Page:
Origin Rehab Physical Therapy, Health, And Wellness

Physical therapist is screening a patient for their risk for falls.

Preventing Falls in the Elderly and 65+ Adult Population

With recent celebrity deaths linked to falling, we wanted to highlight the risks and dangers of falling in senior adults. Even more important, we wanted to help you move beyond being afraid of falling to understanding your real risk and develop a plan for safer mobility.

Origin Rehabilitation is a recognized expert in prevention of falls for seniors. Our physical therapists have presented at the North Carolina Assisted Living Association Convention and other professional organizations teaching others fall prevention strategies for older adults. Our team has helped numerous clients physically recover from their falls and has prevented countless more. We are excited to do the same for you.

What Increases Risk for Falls in the Elderly

Falls have been studied for a long time. Fortunately, a great deal of information is known about the circumstances that lead to older adult falls.

Top Risk Factors for Falls in Adults Over 65 Years:

  • One or more previous fall
  • Fear of falling
  • Use of multiple medications or use of common medications for anxiety and depression
  • Weakness or loss of strength
  • Use of an assistive device like a cane or walker
  • Pain with activity

Each of these risk factors increases a person’s fall risk on its own.  The presence of more than one of these only increases risk further.

How to Address Non-Physical Risk Factors for Falls in the Elderly?

Healthy adults over 65 years without ANY other risk factors have a 1 in 4 chance of falling in any given year. Risk for falls only increases with age (even in spite of good health) and when other risk factors are added to the mix.

There’s not much that can be done about the past, so your personal history of falls will be one risk factor that remains. However, some research suggests that the greater time since you’ve experienced a fall, future falls become less likely.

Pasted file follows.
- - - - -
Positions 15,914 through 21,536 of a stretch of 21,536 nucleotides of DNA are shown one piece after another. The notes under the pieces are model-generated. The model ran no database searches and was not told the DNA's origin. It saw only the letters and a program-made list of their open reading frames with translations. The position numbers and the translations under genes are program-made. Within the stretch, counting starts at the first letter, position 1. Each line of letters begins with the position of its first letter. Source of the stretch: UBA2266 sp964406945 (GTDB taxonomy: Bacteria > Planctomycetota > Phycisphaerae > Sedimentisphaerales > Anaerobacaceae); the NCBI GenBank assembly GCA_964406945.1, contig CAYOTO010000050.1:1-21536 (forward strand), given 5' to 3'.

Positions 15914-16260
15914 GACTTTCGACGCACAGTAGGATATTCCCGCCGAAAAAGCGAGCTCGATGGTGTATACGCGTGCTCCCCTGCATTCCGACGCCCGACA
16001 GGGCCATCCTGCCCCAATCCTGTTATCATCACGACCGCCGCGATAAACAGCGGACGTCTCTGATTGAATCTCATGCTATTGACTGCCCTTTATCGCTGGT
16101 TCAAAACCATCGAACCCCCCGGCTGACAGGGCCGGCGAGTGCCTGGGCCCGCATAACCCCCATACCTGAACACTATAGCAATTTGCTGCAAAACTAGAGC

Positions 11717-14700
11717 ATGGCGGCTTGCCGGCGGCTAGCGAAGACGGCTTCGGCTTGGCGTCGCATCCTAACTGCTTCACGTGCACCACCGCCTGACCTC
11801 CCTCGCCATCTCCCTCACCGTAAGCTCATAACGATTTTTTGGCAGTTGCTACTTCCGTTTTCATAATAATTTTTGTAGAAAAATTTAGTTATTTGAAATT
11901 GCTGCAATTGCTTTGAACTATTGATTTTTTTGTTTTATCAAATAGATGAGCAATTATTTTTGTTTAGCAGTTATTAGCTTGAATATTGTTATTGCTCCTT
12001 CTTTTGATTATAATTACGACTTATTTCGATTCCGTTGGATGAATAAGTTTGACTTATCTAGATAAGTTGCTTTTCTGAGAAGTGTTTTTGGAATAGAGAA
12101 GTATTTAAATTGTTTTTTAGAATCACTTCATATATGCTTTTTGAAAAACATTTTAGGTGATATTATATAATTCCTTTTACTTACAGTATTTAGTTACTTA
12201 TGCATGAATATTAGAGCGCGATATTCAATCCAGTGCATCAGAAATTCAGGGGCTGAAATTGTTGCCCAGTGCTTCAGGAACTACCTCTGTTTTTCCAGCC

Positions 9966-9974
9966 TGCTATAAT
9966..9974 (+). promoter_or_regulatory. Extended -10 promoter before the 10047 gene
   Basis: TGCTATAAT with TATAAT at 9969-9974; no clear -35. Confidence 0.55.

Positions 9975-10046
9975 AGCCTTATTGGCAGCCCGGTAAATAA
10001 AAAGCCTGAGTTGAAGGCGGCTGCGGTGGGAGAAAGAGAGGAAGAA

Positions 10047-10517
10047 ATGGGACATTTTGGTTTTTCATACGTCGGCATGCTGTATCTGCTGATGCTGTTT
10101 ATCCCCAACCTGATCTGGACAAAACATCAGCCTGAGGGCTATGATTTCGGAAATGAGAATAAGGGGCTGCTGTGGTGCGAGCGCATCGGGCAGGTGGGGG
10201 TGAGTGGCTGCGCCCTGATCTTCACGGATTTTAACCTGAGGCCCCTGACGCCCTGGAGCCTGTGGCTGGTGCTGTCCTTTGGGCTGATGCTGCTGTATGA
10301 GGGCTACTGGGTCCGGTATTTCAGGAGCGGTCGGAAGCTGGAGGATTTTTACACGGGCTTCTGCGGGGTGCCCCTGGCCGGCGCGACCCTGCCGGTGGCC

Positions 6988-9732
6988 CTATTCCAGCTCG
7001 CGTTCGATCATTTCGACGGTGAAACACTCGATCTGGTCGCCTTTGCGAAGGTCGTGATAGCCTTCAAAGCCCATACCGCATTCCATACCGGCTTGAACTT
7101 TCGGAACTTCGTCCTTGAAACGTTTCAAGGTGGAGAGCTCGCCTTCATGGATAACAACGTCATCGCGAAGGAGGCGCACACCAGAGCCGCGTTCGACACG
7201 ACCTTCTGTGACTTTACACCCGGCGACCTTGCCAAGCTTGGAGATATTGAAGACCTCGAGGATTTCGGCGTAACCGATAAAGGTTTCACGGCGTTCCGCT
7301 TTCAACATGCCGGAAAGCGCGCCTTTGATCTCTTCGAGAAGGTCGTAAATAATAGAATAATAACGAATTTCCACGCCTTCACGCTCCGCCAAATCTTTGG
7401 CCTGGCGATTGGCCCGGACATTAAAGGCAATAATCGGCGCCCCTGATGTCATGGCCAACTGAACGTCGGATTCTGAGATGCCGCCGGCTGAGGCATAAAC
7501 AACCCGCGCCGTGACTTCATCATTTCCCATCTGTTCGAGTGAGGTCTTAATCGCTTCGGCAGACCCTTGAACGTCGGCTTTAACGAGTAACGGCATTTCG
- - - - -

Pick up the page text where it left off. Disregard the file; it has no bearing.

A fear of falling is rooted primarily in the future but based on past experience and current ability. Often, the treatment provided to address other risk factors helps to reduce our clients’ fear of falling.

Prescription medication is outside the scope of our training and expertise. We do encourage clients to talk with their medical provider about their medications often to ensure they’re on only the medications and dosages needed and not more.

How We Address Risk for Falls in Older Adults?

While we can’t expect to keep the same strength at 75 as we had at 25 and age commonly brings conditions like arthritis that can cause pain, these should not stop an older adult from participating in activities you enjoy.

Often, improving strength through common movement patterns can help to reduce pain as well. Instruction in technique may be needed to improve mechanics and this is exactly where a physical therapist will commonly focus treatment sessions for fall prevention.

Application of strength is another way to think about balance and better balance is often what is needed to reduce reliance on the cane or walker. We like to use these strategies in sequence usually in the same visit for our clients: address strength then teach the client how to move through a particular movement pattern using that muscle group.


  • Even healthy older adults over the age of 65 have a 1 in 4 chance of falling in a given year. It’s important to know any additional factors that can increase your fall risk.
  • Falling is not inevitable.  It is not a “sentence.” Proactive steps can be taken to modify your risk in your favor.  Some steps can be taken on your own (if you feel comfortable).  Others may need the help of your medical provider or a physical therapist.
  • Movement is medicine in that it can help with pain, strength, and balance. This way, we may even be able to reduce your need for your cane or walker.
  • If you’re concerned about falling and don’t know where to start, hire a physical therapist experienced in working with older adults to lower your fall risk today. Start here (Get to Know YOUR Risk for Falls)
Dry Needling Near Me,Dry Needling,Dry Needling Physical Therapy,Trigger Point Dry Needling

The Ultimate Guide to Dry Needling Therapy

Dry Needling Near Me,Dry Needling,Dry Needling Physical Therapy,Trigger Point Dry Needling

We get a lot of questions about dry needling from patients who have heard about the procedure from a friend or family member. Other times, we recommend dry needling to patients who have not previously considered it but may benefit. Understanding the procedure and dispelling myths about what dry needling is and is not will help you decide whether it’s for you.

Certification to Perform Dry Needling

In 2010 later updated in 2017, the Federation of State Boards of Physical Therapy, an organization that advises state regulatory boards regarding physical therapy policy development, first published a white paper (link here) detailing the required to safely perform dry needling in a clinical setting. They determined that roughly 85% of the knowledge required to safely perform dry needling was required of entry level clinical staff. The remaining 15%, primarily needle technique and clinical decision making regarding the need for dry needling, could be learned through classroom study, lab practice, and testing.